Flu Fighter: Lily Shen

Meet Flu Fighter Lily Shen, Chief of Staff and Managing Director of COVID-19 Response of the Asian & Pacific Islander American Health Forum (APIAHF), the oldest and largest national organization addressing health disparities, social determinants of health, and cultural competency for Asian Americans, Native Hawaiians, and Pacific Islander (AANHPI) communities. Lily leads a national AANHPI response to COVID-19 and flu outreach and educational efforts in collaboration with CDC and more than 30 community-based organizations.

Lily Shen, Chief of Staff and Managing Director of COVID-19 Response of the Asian & Pacific Islander American Health Forum

1. Why is fighting flu important to you? In the US, over 24 million AANHPIs live in every state, territory, and U.S.-affiliated jurisdiction, of which approximately 7 million are limited English proficient. It is crucial for us to stay up to date with the latest announcements and guidelines on flu immunizations, to carefully craft clear messaging to the community members we serve. We continue to partner with CDC and community-based organizations to strengthen flu outreach, including connecting AANHPI communities to vaccination providers. We also continue to develop and translate resources in up to 36 Asian, Native Hawaiian, and Pacific Islander languages as well as support community-based organizations with multilingual direct services during flu- and COVID-19-related events.

2. How do you fight flu? In our work, I lead the facilitation of various educational opportunities to reach AANHPI communities, including webinars, infographics, FAQs, and guides. During National Influenza Vaccination Week, we will amplify our network of community partners’ events and resources as well as release our new community-informed resource for the fall and winter respiratory disease season. Our team at APIAHF is proud to collaborate with a diverse group of community-based organizations, community leaders, and community messengers to reach AANHPI communities via direct service, mobile flu clinics, etc.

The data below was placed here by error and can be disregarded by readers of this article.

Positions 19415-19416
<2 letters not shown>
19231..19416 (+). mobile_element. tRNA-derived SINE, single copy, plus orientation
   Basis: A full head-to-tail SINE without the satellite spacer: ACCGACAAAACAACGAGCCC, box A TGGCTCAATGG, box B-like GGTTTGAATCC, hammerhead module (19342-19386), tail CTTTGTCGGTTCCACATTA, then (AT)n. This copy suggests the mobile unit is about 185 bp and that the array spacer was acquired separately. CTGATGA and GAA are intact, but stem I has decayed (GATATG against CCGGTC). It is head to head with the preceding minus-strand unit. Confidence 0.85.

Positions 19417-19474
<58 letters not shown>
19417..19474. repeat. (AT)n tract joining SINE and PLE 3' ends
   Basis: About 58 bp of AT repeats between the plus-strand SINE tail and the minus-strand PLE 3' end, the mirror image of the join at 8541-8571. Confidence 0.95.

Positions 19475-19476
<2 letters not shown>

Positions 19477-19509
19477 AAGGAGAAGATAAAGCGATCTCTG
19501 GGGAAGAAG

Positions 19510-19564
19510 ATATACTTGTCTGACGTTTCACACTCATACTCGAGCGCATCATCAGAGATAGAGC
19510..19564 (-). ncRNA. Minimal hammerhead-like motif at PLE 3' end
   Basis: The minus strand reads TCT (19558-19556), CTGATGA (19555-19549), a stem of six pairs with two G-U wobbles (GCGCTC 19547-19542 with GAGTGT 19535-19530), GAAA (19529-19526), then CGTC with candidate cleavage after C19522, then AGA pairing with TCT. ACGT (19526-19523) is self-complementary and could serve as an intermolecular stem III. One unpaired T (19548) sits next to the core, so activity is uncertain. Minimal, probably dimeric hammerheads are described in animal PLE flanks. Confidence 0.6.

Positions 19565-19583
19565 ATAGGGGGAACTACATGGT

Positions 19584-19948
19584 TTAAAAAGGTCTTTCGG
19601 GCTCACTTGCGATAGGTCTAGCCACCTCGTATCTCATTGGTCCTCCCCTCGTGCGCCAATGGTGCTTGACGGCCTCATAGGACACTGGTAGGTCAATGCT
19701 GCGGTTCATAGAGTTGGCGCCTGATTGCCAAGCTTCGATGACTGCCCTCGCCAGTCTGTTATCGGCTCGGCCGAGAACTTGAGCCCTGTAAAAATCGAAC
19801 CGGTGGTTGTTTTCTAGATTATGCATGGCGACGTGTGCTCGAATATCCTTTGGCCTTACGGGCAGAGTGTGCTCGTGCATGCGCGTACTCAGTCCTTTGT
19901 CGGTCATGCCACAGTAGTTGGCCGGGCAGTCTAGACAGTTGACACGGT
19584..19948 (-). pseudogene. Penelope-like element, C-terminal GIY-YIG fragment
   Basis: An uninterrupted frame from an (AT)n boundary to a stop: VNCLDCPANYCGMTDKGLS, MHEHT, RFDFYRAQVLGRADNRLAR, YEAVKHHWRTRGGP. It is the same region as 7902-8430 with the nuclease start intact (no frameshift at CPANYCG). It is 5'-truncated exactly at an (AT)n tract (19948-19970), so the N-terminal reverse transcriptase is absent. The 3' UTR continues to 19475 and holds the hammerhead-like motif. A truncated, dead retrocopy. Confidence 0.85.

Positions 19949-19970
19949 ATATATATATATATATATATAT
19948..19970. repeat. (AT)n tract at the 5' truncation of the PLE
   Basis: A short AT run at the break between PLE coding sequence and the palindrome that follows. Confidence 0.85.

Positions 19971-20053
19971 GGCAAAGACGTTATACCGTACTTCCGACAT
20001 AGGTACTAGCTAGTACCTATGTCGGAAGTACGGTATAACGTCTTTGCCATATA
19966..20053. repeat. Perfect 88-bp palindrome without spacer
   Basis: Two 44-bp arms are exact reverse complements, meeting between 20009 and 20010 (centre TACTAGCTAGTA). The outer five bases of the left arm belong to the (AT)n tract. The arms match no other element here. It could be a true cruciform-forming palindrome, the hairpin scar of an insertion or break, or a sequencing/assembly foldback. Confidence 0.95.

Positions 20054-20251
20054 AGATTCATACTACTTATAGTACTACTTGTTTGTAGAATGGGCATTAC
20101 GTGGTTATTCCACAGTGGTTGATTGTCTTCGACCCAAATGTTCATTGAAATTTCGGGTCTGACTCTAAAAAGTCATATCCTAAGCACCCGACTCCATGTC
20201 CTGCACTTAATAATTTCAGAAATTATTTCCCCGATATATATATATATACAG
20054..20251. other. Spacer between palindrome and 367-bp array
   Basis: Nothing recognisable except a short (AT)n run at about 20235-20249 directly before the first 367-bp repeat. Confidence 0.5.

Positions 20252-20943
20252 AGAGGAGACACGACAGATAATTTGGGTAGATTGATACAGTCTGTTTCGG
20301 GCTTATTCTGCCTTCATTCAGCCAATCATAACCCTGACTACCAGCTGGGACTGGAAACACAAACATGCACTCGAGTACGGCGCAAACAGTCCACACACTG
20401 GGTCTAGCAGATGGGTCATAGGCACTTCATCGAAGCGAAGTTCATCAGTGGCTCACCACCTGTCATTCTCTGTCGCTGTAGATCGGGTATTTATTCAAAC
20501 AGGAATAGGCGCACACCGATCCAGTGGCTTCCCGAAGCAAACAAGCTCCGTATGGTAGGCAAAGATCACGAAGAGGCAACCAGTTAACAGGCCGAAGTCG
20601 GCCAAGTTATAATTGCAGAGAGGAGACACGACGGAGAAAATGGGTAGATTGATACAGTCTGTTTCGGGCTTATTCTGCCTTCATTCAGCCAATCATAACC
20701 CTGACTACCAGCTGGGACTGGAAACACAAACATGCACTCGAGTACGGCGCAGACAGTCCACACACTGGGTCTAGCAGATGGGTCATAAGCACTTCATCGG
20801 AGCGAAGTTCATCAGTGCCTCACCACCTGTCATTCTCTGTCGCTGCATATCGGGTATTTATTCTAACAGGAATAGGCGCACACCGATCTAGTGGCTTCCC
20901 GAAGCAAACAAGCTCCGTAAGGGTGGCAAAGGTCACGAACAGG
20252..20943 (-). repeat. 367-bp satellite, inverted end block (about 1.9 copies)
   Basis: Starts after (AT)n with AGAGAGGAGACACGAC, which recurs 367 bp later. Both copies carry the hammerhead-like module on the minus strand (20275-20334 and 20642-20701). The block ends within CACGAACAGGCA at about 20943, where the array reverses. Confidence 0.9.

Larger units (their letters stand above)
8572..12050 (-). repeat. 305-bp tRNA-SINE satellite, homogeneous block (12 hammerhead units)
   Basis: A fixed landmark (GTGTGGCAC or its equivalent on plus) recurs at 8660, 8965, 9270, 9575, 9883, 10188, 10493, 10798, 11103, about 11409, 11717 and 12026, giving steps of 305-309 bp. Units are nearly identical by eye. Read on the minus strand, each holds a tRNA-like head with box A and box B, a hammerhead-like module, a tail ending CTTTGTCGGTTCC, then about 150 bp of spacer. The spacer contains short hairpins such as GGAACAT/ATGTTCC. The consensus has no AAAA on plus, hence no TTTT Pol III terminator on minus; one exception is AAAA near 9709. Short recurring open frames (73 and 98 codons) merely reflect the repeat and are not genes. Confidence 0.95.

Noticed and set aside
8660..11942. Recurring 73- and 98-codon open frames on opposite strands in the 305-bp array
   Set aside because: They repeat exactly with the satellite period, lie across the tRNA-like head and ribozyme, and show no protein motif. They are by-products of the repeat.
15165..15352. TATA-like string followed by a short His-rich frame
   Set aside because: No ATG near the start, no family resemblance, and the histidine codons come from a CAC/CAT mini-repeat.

3. What would you say to people who are hesitant to get a flu vaccine? To increase vaccine confidence for AANHPI individuals, we are increasing education about access to immunization services. To increase the acceptance of vaccines among AANHPIs, we are working to address disparities in AANHPI populations, including encouraging equity in distribution of flu vaccines as well as expanding cultural responsiveness with culturally appropriate and sensitive messages and resources.

4. How are you taking a stance to fight flu? We are continuing to develop and deploy community-based, culturally tailored, and linguistically appropriate messages on flu, COVID-19, and the importance of vaccination. To view APIAHF’s resources on flu season and flu vaccine, visit: https://www.aa-nhpihealthresponse.org/. Our resources are translated into Spanish and 36 Asian, Native Hawaiian, and Pacific Islander languages.